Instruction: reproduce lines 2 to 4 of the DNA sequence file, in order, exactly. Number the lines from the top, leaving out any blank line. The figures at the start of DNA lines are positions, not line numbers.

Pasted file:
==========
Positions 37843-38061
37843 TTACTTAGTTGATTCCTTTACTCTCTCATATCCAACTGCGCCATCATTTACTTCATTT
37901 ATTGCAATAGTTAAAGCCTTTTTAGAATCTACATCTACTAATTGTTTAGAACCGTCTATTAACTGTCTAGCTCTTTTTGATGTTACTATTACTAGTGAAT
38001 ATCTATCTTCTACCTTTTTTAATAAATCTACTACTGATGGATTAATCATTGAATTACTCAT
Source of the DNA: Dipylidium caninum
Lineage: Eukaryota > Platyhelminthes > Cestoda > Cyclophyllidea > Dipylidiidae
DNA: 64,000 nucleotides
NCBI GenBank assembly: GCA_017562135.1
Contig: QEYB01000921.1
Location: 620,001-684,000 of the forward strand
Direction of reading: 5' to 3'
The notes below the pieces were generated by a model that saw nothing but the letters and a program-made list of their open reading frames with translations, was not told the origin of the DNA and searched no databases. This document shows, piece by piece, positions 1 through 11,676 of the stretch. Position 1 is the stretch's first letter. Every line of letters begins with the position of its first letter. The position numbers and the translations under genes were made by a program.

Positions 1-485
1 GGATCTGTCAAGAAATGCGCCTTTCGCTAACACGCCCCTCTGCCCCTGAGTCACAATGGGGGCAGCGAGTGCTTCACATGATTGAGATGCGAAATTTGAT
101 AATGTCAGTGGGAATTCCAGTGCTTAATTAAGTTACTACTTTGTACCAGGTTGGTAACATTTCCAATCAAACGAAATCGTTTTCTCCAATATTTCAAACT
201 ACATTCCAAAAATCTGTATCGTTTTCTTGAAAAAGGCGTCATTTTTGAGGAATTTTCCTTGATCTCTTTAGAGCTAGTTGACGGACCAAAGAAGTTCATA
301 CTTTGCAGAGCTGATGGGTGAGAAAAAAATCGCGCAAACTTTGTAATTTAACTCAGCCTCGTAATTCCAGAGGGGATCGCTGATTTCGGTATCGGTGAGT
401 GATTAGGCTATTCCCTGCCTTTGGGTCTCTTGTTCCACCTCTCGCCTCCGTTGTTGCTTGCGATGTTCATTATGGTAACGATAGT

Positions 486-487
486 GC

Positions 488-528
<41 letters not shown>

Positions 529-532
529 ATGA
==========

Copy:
37843 TTACTTAGTTGATTCCTTTACTCTCTCATATCCAACTGCGCCATCATTTACTTCATTT
37901 ATTGCAATAGTTAAAGCCTTTTTAGAATCTACATCTACTAATTGTTTAGAACCGTCTATTAACTGTCTAGCTCTTTTTGATGTTACTATTACTAGTGAAT
38001 ATCTATCTTCTACCTTTTTTAATAAATCTACTACTGATGGATTAATCATTGAATTACTCAT